Michaela Christian lost a long battle with Wells Fargo in 2013 to save her Las Vegas home, a defeat she says changed the course of her life. When the bank refused to modify her mortgage, Christian moved in with a friend and scrambled to rebuild her life.
Five years later, Wells Fargo admits it made a mistake. Christian, 46, qualified for the kind of mortgage help that may have saved her home after all.
It is a mistake the giant bank admits it made nearly 900 times over several years, pushing hundreds of distressed homeowners into foreclosure.
Christian said that when she learned of Wells Fargo’s error, “I was sick to my stomach.”
“They destroyed me and destroyed my everything.”
Wells Fargo’s admission is part of a cascade of lapses that increased scrutiny of the San Francisco bank with some Democrats in Congress calling for the ouster of its chief executive, Tim Sloan. Over the last two years, the bank paid more than $1 billion in fines after admitting it opened millions of bogus accounts customers didn’t want and then found itself in more trouble after improperly repossessing thousands of cars.
The bank has repeatedly apologized for its missteps but is struggling to repair its image. Customers who lost their homes are being offered compensation or can enter mediation, company officials say.
Wells Fargo says an internal review found the bank denied help to hundreds of homeowners after fees charged by foreclosure attorneys were improperly used when the bank determined whom to offer mortgage help. The computer error began in 2010 and was not corrected until last April, the bank said.
Overall, 870 homeowners were denied help for which they qualified, including 545 who lost their homes to foreclosure. Wells Fargo says it has reached most of the customers affected and set aside $8 million to compensate them, though industry analysts say that number is likely to increase.
The revelation echoes the complaints of thousands of borrowers in the years after the financial crisis that banks were stingy about offering help with borrowers’ exploding loans.
“Wells Fargo failed to maintain its systems, failed to find problems when they occurred and then masked the problem for years,” said Alys Cohen, staff attorney for the National Consumer Law Center.
Christian bought her home in 1998, when she was just 24. At the time, the three-bedroom home was on the outskirts of a growing Las Vegas. There weren’t a lot of stores nearby, but Christian said she loved the neighborhood. “In the 15 years we were there, everything was perfect,” she said.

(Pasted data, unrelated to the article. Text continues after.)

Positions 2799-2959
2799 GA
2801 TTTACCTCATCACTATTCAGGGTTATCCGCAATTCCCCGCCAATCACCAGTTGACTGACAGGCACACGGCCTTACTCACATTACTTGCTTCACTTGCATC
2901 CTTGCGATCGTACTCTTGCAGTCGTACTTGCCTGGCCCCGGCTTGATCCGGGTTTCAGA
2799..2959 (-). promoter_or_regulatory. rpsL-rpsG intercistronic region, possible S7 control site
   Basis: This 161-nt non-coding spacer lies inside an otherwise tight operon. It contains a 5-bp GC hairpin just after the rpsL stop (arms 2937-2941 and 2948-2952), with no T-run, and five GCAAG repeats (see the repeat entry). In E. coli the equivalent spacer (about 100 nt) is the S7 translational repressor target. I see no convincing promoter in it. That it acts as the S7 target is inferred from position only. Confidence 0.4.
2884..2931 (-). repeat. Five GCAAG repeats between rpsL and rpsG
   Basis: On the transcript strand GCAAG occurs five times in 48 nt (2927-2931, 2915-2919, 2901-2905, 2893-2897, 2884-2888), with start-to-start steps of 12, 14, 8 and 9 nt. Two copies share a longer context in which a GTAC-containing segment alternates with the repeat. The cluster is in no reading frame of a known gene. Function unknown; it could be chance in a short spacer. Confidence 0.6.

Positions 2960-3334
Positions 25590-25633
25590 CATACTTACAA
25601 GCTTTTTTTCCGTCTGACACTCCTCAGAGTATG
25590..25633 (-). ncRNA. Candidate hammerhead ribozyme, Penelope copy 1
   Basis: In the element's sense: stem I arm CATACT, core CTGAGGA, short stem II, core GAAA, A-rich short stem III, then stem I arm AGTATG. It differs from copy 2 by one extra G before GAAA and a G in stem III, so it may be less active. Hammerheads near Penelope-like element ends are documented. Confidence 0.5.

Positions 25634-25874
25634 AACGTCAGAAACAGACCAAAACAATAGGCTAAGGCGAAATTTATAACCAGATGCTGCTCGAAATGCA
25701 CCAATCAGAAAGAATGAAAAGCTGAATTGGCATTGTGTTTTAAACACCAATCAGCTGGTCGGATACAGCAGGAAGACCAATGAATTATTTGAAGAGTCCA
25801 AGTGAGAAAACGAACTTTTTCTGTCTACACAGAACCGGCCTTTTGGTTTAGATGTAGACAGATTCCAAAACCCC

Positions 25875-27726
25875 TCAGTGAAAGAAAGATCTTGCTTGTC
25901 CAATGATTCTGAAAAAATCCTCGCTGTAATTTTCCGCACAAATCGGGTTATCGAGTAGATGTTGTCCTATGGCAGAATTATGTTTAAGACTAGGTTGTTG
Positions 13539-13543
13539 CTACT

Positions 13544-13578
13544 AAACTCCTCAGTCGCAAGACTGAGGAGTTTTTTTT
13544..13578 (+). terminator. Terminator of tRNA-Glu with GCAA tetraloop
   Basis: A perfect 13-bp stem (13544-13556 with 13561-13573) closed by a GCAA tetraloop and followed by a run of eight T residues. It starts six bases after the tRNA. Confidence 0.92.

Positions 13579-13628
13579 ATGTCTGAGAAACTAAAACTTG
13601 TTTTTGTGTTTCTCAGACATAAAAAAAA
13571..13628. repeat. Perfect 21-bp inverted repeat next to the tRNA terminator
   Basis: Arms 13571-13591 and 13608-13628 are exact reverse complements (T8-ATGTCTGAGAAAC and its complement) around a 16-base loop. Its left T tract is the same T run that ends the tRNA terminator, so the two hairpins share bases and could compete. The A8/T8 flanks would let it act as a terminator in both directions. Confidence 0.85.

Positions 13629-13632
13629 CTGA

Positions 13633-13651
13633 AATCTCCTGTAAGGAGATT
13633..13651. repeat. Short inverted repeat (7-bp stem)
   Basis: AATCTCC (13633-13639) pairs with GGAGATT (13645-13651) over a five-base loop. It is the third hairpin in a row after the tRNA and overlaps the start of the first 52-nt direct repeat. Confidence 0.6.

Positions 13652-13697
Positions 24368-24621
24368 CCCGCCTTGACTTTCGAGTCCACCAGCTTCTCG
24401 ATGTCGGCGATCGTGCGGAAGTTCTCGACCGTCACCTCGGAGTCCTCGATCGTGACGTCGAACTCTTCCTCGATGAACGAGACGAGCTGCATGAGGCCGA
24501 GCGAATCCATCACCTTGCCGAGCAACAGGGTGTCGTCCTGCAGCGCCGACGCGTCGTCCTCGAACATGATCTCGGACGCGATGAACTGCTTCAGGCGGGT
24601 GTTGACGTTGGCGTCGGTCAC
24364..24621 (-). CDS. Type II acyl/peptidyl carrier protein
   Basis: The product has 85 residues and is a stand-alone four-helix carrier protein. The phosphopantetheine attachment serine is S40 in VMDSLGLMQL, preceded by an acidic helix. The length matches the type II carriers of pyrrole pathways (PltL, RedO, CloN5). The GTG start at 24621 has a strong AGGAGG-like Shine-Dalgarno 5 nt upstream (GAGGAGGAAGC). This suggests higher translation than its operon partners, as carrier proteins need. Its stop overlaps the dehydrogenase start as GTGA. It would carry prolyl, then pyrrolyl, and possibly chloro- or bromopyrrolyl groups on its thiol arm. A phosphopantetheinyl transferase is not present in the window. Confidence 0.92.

But in 2011, Christian lost her job as a bartender as the economy continued to sputter after the global financial crisis. Then she was in a car accident that left her with a fractured pelvis and crushed tibia. “I wasn’t even able to walk for seven months. I couldn’t work.”
One of her first calls for help, she said, was to Wells Fargo. Christian asked the bank to defer her more than $1,000 monthly mortgage payment or lower the 7% mortgage interest rate to the prevailing rate at the time, about 4%. That would have lowered her payments to about $500 a month, Christian said.
“They said, ‘Have a nice day’ and denied it,” she said.
A few months later, Christian said, Wells Fargo began foreclosure proceedings against her. With the help of her father, she found a job that allowed her to maneuver with a cane, and spent months searching for help, she said. Christian said she even offered Wells Fargo an additional $4,000 to make up for some of her missed payments.
Ultimately, Christian said, she faced what she considered an unfathomable choice: sell her home or lose it in foreclosure.
“It was the last thing I wanted,” she said. “I didn’t want to uproot my son. He had grown up there.”
After a quick sale of the home, Christian temporarily moved in with a friend and then into an apartment.
“I was in a daze,” Christian said through tears. “I thought, 100%, I was going to be able to save my home. I had my finances in order. I could not for the life of me figure out why they wouldn’t refinance.”
The answer came in September when Christian received a letter and a $15,000 check from Wells Fargo, admitting its mistake.
“We want to make things right,” the letter states. “We realize that our decision impacted you at a time you were facing a hardship.”
Wells Fargo’s letter didn’t explain how it determined Christian was due only $15,000. She sold the home for $135,000 in 2013; Redfin now estimates it is worth about $250,000. And Christian estimates she had already accumulated about $30,000 in equity after making mortgage payments for more than a decade. And that, she said, doesn’t include the $20,000 pool she had installed.
“You can’t put a price on what we lost. The scars will be there forever. I will never get over it,” said Christian, now part of a class-action lawsuit against the bank. “I still miss my neighbors.”
Wells Fargo has declined to discuss what, if any, formula it has used to determine how much each customer is owed. The compensation offered each homeowner is based on “individual circumstances,” said Tom Goyda, a bank spokesman.
Wells Fargo worked extensively with Christian and “completed multiple reviews in an effort to find an option that would allow her to keep the home,” Goyda said. Unfortunately, he said, the bank was unsuccessful.